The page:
The Peninsula company says it will honor banquet bookings involving shark fin soup made before November 21 but taking place after next January 1.

Shark-fin soup is one of those supposed delicacies favored in China and elsewhere in Asia for ceremonial dining occasions, such as weddings. It's expensive, but increasingly in demand as more Chinese become affluent.

Clement K.M. Kwok, ceo of the company, said: "By removing shark fin from our menus, we hope that our decision can contribute to preserving the marine ecosystem for the world’s future generations. As Asia’s oldest hotel company, we also hope that our
decision will inspire other hospitality companies to do the same and that our industry will play a role in helping to preserve the bio-diversity of our oceans.”


Thursday, November 17, 2011

Brazil Reverses Itself, Finds Me Guilty of Causing 'Dishonor' to the Nation and Demands a 'Retraction.' ... My Reply: Retract This!

[UPDATE, Dec. 20 -- Since posting this over a month ago, I decided, for the edification of my readers, to approve for this one post many of the more vile comments that routinely arrive from my fans in Brazil, who just love to accuse me of being a murderer, etc., and seem to be blissfully self-unaware. On the other hand, some of the comments come from sensible Brazilians. I post some of the vile comments (see comments link at end) so that sensible people here can see what I mean about trying to be rational in Brazil ...]

In what is clearly a brazen challenge to American law that protects U.S. citizens from foreign defamation judgments in foreign verdicts that are a clear affront to the First Amendment and U.S. free speech protections, a Brazilian court today found me guilty in a defamation case brought by a Brazilian woman I had never heard of, nor written a single word about.

Today's court decision overturned an earlier one that had dismissed the case against me, saying the plaintiff had no ground to sue because I had never written or said a single word about her. Two of the three-judge panel decided against me. The third judge said he's still studying the papers, and will make his decision known by Dec. 1, but even if he sided with me that would still make the verdict stand at 2-1.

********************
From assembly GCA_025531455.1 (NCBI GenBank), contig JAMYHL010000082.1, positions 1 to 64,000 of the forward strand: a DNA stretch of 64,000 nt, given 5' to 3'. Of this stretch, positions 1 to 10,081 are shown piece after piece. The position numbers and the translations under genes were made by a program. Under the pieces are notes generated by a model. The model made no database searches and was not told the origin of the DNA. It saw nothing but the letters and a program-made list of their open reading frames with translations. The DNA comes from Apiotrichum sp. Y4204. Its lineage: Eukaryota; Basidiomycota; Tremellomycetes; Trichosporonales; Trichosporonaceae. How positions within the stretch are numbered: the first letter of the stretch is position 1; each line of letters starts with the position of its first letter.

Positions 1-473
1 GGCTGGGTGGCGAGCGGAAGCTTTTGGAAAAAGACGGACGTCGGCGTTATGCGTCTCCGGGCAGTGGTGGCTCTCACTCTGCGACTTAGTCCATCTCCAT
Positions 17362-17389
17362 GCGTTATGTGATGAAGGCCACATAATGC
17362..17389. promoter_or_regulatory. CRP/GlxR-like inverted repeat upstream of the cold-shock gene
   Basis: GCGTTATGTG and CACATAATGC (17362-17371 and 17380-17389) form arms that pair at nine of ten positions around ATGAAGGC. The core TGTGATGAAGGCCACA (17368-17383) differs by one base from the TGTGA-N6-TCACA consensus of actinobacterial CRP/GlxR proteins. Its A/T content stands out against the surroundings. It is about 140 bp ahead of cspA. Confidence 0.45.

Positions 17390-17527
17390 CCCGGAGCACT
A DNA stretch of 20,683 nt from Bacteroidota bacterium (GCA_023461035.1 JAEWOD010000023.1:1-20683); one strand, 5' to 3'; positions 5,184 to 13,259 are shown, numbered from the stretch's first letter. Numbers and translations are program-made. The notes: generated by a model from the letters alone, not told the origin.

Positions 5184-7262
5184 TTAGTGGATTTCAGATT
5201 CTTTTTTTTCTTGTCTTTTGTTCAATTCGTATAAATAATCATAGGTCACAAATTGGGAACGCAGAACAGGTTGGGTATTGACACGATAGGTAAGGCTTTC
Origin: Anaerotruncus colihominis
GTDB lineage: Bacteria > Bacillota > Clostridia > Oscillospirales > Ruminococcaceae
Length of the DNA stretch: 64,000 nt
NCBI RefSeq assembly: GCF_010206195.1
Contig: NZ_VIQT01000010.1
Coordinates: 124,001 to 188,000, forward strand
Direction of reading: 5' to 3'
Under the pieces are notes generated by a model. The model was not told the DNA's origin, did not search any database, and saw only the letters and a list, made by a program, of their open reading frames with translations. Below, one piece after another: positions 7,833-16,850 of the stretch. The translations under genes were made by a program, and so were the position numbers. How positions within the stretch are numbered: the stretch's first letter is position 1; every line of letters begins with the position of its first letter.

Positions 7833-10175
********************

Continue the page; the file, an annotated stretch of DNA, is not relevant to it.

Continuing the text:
The lawsuit makes preposterous allegations, including an astonishing one that actually suggests that I was on board the Legacy business jet, which collided at 37,000 feet over the Amazon with a Brazilian airliner, as a participant in a nebulous plot to claim the Amazon rain forest for unspecified imperial interests.

In the collision, on Sept. 29, 2006, 154 people on the Brazilian 737 died in a horrifying plunge to the jungle, while seven men on the business jet that collided with it, including me, survived after a harrowing 25-minute flight in a severely damaged airplane that, at the last minute before crashing itself into the jungle, managed an emergency landing at a jungle airstrip.

The other allegations in the suit are also outright fabrications, cooked up in an attempt to cover up official malfeasance in crash aftermath, to discredit me for accurate reporting and commentary on the disgraceful official Brazilian handling of the accident, and to inhibit me from doing further reporting and commentary in the United States.

As I reported here soon after the crash, the Brazilian authorities -- cheered on by a xenophobic media that was aflame with anti-Americanism -- had rushed recklessly to criminalize the accident and scapegoat the American pilots, long before the facts were known.

Severe problems in the military-run Brazilian air traffic control system, widely known before the crash, were covered over by authorities. However, an investigation by the U.S. National Transportation Safety Board concluded that, as I also had been reporting, systemic and operational faults by Brazilian air traffic control were likely the primary cause of the disaster. (The N.T.S.B. was involved in the investigation in Brazil because one of the planes, the Boeing 737, was American-made. The Legacy was made by the Brazilian manufacturer Embraer.)